Central banks are fearful and unwilling to normalize but artificially high valuations across asset classes cannot be sustained indefinitely absent fundamental global growth. Central banks are in a prison of their own design and we are trapped with them. The next great crash will occur when we collectively realize that the institutions that we trusted to remove risk are actually the source of it. The truth is that global central banks cannot remove extraordinary monetary accommodation without risking a complete collapse of the system, but the longer they wait the more they risk their own credibility, and the worse that inevitable collapse will be. In the Prisoner’s Dilemma, global central banks have set up the greatest volatility trade in history.
Aside from Chinese monetary data, it was a relatively quiet session in which traders were focusing on every move in the suddenly tumbling USD, and parsing every phrase by central bankers around the globe, as well as the previously noted piece by Fed mouthpiece Jon Hilsenrath which effectively ended the debate whether there will be rate hikes in 2015. Adding to the overnight froth were ECB speakers first Ewald Nowotny and then Spain's Restoy, who said that euro-area core inflation "clearly" below goal, remarks which were immediately assumed to signal increasing pressure to boost stimulus, and which promptly translated into even more weakness in EUR and equity strength, pushing US futures up about 15 points from yesterday's close.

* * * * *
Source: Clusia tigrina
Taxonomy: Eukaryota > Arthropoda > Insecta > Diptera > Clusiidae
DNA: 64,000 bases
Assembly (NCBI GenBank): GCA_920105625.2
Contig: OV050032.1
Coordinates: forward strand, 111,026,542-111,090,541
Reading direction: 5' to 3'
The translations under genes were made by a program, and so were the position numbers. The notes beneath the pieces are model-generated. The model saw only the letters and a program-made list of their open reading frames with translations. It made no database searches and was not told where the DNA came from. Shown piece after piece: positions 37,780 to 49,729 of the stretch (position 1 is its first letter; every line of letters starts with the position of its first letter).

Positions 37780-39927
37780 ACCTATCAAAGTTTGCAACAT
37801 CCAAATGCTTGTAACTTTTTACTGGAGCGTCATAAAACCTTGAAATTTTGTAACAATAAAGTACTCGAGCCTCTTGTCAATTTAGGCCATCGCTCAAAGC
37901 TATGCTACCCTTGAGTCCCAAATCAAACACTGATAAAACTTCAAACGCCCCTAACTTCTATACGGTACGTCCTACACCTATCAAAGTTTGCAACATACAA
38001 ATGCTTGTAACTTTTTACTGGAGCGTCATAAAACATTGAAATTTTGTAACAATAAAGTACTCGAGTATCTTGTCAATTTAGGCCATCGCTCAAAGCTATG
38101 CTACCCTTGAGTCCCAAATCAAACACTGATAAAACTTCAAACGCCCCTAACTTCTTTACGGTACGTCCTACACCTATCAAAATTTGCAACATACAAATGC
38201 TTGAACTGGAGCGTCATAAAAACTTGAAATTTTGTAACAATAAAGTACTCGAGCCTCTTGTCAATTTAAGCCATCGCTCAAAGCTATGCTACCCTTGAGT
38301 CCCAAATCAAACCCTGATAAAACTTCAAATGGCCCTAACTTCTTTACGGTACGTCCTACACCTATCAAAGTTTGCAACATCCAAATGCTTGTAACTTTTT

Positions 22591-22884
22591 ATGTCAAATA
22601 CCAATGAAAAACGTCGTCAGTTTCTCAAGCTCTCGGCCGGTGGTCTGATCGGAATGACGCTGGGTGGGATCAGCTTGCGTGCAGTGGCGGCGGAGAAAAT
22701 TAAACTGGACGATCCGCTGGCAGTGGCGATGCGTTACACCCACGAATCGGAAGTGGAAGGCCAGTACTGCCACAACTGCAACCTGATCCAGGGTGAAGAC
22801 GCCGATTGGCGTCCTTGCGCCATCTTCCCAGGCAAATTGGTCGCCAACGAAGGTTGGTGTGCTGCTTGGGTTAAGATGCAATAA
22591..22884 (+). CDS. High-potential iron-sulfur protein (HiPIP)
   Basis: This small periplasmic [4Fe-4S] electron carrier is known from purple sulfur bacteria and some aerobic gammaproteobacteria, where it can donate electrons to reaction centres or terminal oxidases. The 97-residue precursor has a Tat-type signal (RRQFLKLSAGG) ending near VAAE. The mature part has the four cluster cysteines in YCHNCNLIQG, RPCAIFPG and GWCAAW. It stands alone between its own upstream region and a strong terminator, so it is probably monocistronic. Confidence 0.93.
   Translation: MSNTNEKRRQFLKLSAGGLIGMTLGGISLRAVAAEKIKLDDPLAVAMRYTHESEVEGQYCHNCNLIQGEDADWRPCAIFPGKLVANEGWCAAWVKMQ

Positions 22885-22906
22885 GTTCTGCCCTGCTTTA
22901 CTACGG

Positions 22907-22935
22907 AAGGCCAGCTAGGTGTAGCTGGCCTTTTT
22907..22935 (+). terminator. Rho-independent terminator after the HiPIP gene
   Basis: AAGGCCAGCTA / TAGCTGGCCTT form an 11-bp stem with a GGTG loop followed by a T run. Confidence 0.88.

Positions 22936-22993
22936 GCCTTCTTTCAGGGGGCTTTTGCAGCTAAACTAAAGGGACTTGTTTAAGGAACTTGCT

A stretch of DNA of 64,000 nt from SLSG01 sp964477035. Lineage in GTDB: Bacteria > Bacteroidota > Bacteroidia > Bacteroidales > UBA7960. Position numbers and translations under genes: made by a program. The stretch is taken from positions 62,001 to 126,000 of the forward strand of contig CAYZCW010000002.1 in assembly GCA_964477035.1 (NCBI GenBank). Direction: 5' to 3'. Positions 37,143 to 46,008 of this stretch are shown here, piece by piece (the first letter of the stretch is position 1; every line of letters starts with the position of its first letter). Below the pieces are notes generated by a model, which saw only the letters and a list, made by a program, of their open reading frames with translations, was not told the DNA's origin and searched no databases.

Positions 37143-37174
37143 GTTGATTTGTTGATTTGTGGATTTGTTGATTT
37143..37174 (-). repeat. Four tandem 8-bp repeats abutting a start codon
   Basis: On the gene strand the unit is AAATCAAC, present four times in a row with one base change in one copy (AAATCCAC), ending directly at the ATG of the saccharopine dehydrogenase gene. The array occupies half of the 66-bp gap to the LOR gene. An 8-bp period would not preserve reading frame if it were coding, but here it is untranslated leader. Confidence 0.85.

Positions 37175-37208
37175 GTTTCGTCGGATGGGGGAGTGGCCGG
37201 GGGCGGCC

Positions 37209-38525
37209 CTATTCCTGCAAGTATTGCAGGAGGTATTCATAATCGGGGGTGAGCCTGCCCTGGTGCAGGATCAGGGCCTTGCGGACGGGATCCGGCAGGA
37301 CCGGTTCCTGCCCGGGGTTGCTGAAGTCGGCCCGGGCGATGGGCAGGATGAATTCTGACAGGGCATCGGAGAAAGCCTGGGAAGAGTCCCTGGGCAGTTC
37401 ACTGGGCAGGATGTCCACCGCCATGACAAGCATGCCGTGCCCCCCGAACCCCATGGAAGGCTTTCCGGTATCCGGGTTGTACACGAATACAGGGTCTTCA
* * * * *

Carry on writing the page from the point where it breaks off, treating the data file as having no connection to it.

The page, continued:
Between the plunging market-implied rate-hike probabilities and Fed-Whsiperer Jon Hilsenrath's WSJ piece this evening strongly hinting at no hikes in 2015, the 'relief' rally in Asian FX (and Japanese stocks) is - in a word - insane. If the world's central banks mandates are "price stability" in whatever format they believe that to manifest, they have well and truly failed. The Won has jumped most since 2011, Ringgit and Rupiah are soaring over 2%, and Nikkei 225 is up over 400 points from the US session close...
Hedge fund manager wonders: what happens to the petrodollar as the "sub-prime of this decade" goes up in flames?
When China was closed for one week at the end of September, something which helped catalyze the biggest weekly surge in US stocks in years, out of sight meant out of mind, and many (mostly algos) were hoping that China's problems would miraculously just go away. Alas after yesterday's latest trade data disappointment, it was once again China which confirmed that nothing is getting better with its economy in fact quite the contrary, and one quick look at the chart of wholesale, or factory-gate deflation, below shows that China is rapidly collapsing to a level last seen in 2009 because Chinese PPI plunged by 5.9% Y/Y, its 43rd consecutive drop - a swoon which is almost as bad as Caterpillar retail sales data.
A confluence of circumstances have conspired to make asset allocation a somewhat vexing task these days. The so called “tricky trinity” is comprised of the following three factors: decelerating global growth, the absence of a policy put, and risk premia offering but a limited buffer. For HSBC, this means "remaining highly risk averse" going forward.